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					                          Marijuana Legalization
       Marijuana is the most commonly used illicit drug in the United States, with nearly 17 million
       Americans age 12 and older reporting past month use, and 374,000 people entering an emergency
       room annually with a primary marijuana problem.1 The downward trend in youth marijuana use
       during the late 1990s has ended. According to the 2009 National Survey on Drug Use and Health,
       past month marijuana use among 12 to 17 year olds climbed 9 percent from 2008 (6.7%) to 2009
       (7.3%), as shown in figure 1.2                                             Figure 1
                                                   Current Use and Perceived Risk of Marijuana Use
       Not surprisingly, this increase
                                                                     Among Youth, 2002 2009
       coincides with a softening of youth
       attitudes about the risks of                  Persons Aged 12 to 17
                                                                                                Significantly lower
                                                                                                 than in 2002 2008
       marijuana (figure 1). Among 12 to            10.0                                                                40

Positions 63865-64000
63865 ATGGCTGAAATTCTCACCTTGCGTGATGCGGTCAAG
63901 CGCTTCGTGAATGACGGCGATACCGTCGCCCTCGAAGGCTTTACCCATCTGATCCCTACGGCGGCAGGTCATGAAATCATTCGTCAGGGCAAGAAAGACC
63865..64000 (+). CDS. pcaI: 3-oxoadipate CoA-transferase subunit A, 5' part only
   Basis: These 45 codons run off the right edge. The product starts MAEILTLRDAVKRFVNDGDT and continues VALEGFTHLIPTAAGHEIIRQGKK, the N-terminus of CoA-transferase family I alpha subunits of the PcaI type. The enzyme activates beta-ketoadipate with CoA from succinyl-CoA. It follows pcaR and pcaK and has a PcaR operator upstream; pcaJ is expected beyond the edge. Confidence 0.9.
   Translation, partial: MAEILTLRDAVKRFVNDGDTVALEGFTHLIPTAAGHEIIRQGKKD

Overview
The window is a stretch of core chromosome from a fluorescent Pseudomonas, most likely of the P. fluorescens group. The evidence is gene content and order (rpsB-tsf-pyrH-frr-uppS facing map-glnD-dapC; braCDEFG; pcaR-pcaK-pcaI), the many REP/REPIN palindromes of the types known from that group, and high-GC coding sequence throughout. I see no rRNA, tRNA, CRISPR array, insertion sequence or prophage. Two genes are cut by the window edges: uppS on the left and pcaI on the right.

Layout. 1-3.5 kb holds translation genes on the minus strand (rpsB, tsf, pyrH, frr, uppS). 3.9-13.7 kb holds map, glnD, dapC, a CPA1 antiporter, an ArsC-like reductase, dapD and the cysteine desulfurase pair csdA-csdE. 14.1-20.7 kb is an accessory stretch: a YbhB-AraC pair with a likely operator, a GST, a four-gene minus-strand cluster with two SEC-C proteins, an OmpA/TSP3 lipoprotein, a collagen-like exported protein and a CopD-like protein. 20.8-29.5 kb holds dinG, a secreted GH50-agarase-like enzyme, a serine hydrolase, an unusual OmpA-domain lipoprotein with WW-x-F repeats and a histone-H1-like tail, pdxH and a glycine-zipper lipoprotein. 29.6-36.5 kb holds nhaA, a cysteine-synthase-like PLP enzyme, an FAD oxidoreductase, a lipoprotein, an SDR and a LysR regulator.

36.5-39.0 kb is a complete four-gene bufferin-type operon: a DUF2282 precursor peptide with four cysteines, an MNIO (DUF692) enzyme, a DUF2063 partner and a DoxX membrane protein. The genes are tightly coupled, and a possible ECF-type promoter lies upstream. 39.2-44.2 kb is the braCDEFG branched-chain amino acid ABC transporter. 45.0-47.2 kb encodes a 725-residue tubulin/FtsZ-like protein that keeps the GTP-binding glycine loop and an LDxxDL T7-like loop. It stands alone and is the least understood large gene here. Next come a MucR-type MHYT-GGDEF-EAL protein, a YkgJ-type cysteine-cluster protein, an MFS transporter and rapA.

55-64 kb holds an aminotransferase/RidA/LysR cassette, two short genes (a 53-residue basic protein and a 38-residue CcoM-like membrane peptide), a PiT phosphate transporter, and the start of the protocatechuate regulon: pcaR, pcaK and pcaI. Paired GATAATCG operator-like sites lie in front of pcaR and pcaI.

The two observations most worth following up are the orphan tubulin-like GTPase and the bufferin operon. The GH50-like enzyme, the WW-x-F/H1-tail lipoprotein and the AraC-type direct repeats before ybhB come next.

Percent Reporting Past Month Use




                                                                     34.9  35.0 34.0   34.7     34.5      33.9
       17 year olds, the perception of                       32.4                                                       35




                                                                                                                                         Percent Reporting Great Risk
                                                      8.0                                                          30.7
       great risk in smoking marijuana                        8.2
                                                                      7.9
                                                                           7.6
                                                                                                                        30
                                                                                                                    7.3
       once a month declined from 2008                6.0                       6.8    6.7        6.7      6.7          25
                                  3
       (33.9%) to 2009 (30.7%).                                                           Significantly higher than
                                                                                                                        20
                                                                                                       4.0   in 2006 and 2008 but   15
       Recently, there have been                                                                           lower than in 2002
                                                                                                                                       10
       increasing efforts to legalize                   2.0